Give Thanks

On this Thanksgiving Day I am drawn to 1 Chronicles 16:41: “With them were  . . . those chosen and designated by name to give thanks to the Lord, ‘for His love endures forever.’” Let me set the scene for you.  The Ark of the Covenant, the one element of the tabernacle that was God’s special seat, had been captured by Israel’s enemy, the Philistines.  David set out to bring the Ark home, and the people and their king were ecstatic. They celebrated the return of the Ark with sacrifices, offerings, praise, and joyful thanks. David crafted a beautiful Psalm of Thanks, which I encourage you to read in its entirety (1 Chronicles 16:7-36).

After the Ark was securely in its place in the tabernacle, David chose a group of priests to minister daily before the Lord, “To present burnt offerings . . . morning and evening, in accordance with . . .the Law” (v. 40). That was a crucial position in the spiritual life of the nation. But look again at verse 41.  Do you see that there were specific priests who were “chosen…to give thanks to the Lord”?  Their sole responsibility was to express gratitude to the Lord who was again dwelling among His people. They led the Israelites in exclamations of thanks with trumpets and cymbals and sacred songs. Theirs was a sacred responsibility.

Did you know that you and I are chosen by God to be His royal priests?  Peter said, “You are a chosen people, a royal priesthood, a holy nation, a people belonging to God, that you may declare the praises of Him who called you out of darkness into His wonderful light” (1 Pet 2:9). Jesus has provided the sacrifice, so the only priestly duty that is left is thanksgiving.  We have been chosen to lead our families, churches, communities, and nations in gratitude to the God who created us, sustains us, provides for us, and, most importantly, saved us.  We have been chosen to be thankful people. In the days of King David, the Ark was the assurance of God’s presence with His people, and they were grateful for His return. Today we have God’s presence in the indwelling Holy Spirit – and no one can take Him away. He will always be with us. And one day we will forever be with Him. Now that, Beloved, is something to be thankful for.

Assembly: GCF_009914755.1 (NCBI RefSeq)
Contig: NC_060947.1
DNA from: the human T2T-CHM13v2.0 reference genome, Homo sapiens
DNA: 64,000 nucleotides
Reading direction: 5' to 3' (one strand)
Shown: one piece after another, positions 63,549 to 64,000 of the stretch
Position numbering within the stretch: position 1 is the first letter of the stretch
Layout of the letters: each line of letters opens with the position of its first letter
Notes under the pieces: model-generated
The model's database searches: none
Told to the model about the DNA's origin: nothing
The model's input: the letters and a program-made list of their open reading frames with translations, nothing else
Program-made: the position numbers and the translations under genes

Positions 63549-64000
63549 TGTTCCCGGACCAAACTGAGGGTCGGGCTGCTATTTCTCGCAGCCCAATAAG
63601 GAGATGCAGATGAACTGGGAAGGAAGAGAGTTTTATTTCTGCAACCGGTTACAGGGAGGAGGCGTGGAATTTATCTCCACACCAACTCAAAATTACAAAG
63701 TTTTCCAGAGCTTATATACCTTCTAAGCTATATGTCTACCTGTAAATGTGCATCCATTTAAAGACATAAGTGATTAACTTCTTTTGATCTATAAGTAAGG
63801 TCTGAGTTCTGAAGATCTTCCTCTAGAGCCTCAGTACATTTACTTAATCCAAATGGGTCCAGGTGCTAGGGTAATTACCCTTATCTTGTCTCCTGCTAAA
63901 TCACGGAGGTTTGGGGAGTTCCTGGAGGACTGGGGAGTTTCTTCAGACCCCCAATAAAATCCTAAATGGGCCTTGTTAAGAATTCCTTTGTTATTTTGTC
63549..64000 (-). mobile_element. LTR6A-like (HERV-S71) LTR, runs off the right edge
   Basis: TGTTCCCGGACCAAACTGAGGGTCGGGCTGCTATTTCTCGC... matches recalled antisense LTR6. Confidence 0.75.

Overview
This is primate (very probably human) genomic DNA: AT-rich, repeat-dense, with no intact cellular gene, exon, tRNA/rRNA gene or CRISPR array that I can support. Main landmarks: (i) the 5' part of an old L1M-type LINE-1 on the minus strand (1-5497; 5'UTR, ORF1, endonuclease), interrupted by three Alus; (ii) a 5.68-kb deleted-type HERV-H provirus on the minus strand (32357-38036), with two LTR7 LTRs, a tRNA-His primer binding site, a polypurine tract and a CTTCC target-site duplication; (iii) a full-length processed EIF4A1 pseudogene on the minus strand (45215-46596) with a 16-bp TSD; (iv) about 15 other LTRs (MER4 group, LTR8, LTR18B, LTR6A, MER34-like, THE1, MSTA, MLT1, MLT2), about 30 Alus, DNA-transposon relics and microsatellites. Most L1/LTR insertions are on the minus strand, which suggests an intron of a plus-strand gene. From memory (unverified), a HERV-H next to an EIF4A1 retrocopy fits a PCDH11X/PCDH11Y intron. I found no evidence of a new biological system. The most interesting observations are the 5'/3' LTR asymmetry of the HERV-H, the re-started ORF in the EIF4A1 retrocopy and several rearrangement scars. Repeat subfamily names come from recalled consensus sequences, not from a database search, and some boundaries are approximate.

Do It Anyway

Eric Liddell served as a missionary in China
and died in a Japanese internment camp at age 43.

Yesterday I wrote about how Moses (and I) argued with God about his qualifications for service. God said, “I am sending you to Pharaoh to bring my people the Israelites out of Egypt” (Ex 3:10). Moses replied, “Who am I that I should go to Pharoah and bring the Israelites out of Egypt?” (v. 11). And God says something akin to, “It doesn’t matter who you are because I will be with you” (v. 12, paraphrased). Now that should have been enough to stop all of Moses’ arguments, but it isn’t. He said, “What if they don’t believe me?” (4:1). And God empowered him to do signs that validate his message. “But, Lord, I’m not an eloquent speaker – I stutter” (v. 10) To which God says, “I know. I put that tongue in your mouth. But I’m going to help you and teach you what to say and how to say it” (vs. 11-12, paraphrased).

Every time I read this passage I am reminded of when God called me to teach His Word. I was terrified. I hate being the center of attention, probably because as a kid anytime my peers noticed me it was to pick on and bully me. I learned to stay as quiet as possible and even wore drab colors so I didn’t stand out. No Lord, do not put me in front of a group of people. The last time that happened – in Mrs. Faust’s 6th grade English class – I wet my pants. In front of the whole class. Someone reminded me of that when we lined up for our high school graduation.